If we use a photo in your logo, this means the logo is now partially a raster image, and you lose all the benefits of having a vector image. Why does this happen? When a camera takes a photo, it is kind of like using the individual pegs on a LightBrite (or creating a cross-stitch with individual stitches) to create a scene. The camera creates and stores color information for each pixel (tiny dot, shaped like a square) that makes up the image. When you take a picture, the camera setting determines how many pixels are created and stored in the digital file. The quality of an image is called its “resolution”, measured by calculating how many dots the camera stored per inch (dpi). The resolution of an image taken by a camera can’t be improved later by a designer.
A low-resolution image looks blurry, grainy, or jagged, especially when you zoom in on the image or expand it to a larger size, because you are seeing all of the individual squares. A high-resolution image has more pixels stored per square inch, so if you zoom in or print it at a large size, you still don’t see the individual squares because there are still so many of them. However, once you display the image large enough, it will eventually get blurry–the setting of most digital cameras is such that you can’t print most pictures any larger than 11” X 17” without starting to notice the pixels.
In contrast, creating a vector image is like quickly coloring in entire sections of a picture in a coloring book (or pouring paint into different sections of a multi-section paper plate). This gives a vector image “perfect” resolution–you can expand it to be as large as you want, and you’ll never see any pixels. Using Adobe Illustrator, a designer defines relationships between endpoints in terms of proportion and placement, rather than specific lengths or widths, and can instruct Illustrator to fill in each entire section with color rather than one pixel at a time. Illustrator plays “Connect-the-Dots”, but you never see the dots because it always knows how many to fill in between two points to make a perfect line. Pretty handy, huh?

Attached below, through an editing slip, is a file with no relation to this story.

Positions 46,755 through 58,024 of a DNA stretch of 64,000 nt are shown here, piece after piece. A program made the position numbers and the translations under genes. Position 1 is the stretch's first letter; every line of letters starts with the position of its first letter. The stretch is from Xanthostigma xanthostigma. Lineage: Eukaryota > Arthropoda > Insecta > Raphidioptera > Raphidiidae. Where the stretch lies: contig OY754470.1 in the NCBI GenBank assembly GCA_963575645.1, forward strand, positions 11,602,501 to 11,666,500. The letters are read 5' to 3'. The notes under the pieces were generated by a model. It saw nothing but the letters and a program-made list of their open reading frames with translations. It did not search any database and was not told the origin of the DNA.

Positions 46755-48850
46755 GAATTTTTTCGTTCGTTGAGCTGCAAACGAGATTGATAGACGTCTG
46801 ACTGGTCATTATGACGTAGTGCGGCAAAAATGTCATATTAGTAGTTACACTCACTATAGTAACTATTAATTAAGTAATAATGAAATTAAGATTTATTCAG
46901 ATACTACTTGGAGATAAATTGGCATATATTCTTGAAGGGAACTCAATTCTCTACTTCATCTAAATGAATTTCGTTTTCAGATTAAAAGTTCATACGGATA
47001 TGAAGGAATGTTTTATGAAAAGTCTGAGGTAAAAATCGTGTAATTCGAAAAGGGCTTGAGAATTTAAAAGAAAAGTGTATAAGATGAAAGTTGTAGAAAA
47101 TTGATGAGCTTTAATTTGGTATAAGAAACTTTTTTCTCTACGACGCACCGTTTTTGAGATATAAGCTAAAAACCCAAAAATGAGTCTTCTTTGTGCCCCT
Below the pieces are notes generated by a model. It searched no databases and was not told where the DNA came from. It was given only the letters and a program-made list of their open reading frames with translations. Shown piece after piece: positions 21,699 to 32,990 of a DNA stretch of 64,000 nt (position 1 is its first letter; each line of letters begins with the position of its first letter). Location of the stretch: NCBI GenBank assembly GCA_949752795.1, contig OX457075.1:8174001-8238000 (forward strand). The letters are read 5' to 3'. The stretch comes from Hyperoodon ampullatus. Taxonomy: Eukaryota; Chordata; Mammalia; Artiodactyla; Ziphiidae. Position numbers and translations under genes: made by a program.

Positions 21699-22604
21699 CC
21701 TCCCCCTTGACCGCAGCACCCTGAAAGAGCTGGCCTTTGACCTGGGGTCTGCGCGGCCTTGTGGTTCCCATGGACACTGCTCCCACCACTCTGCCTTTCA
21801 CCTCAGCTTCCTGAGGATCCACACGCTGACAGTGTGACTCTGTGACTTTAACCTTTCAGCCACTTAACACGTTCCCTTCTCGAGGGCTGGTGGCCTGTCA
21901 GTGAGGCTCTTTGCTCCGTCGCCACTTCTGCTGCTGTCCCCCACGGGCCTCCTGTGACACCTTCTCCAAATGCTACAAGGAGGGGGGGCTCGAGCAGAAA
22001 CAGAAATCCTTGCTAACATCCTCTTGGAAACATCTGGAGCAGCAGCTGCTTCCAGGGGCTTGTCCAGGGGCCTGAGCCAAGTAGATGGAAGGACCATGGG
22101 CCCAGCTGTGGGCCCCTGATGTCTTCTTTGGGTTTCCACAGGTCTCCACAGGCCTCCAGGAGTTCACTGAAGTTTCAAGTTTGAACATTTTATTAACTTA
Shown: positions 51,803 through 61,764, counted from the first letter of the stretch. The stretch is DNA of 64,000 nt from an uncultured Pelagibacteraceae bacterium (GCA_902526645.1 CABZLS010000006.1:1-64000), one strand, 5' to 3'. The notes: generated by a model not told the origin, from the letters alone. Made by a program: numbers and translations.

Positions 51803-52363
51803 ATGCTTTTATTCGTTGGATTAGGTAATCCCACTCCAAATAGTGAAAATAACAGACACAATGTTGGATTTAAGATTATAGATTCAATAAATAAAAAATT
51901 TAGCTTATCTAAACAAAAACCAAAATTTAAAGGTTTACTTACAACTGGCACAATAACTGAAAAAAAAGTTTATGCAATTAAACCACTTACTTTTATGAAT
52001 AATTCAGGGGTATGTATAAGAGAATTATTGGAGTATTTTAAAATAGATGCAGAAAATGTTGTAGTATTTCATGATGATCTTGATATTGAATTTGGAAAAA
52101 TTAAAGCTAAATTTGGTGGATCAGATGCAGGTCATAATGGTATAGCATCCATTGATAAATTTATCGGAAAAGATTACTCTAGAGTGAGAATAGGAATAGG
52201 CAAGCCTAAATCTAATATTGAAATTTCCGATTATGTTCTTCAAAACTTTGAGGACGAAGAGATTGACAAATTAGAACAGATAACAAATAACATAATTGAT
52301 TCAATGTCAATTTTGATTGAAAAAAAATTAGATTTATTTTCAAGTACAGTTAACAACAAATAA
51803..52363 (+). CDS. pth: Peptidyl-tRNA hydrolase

Why don’t cameras use this shortcut? Why can’t you “take” a vector picture? Well, in a real-life image, the colors are so random and varied that there just aren’t enough relationships to create any shortcuts (or “fill” areas). So how is a logo different? Fortunately the colors in a logo design, unlike a picture, are not random–even if there are multiple colors used in the design, they are not used in a random way. But this doesn’t mean vector designs have to be all flat and boring. There are many techniques, like gradients, with patterns that can be calculated into a vector formula. But certain photographic/3-D effects require so much random color that they can’t be created as a vector file. They must be created (using a program such as Adobe Photoshop) as a raster image, like a photo, one pixel at a time. This is a bad idea because, again, you lose all the advantages of having a vector image.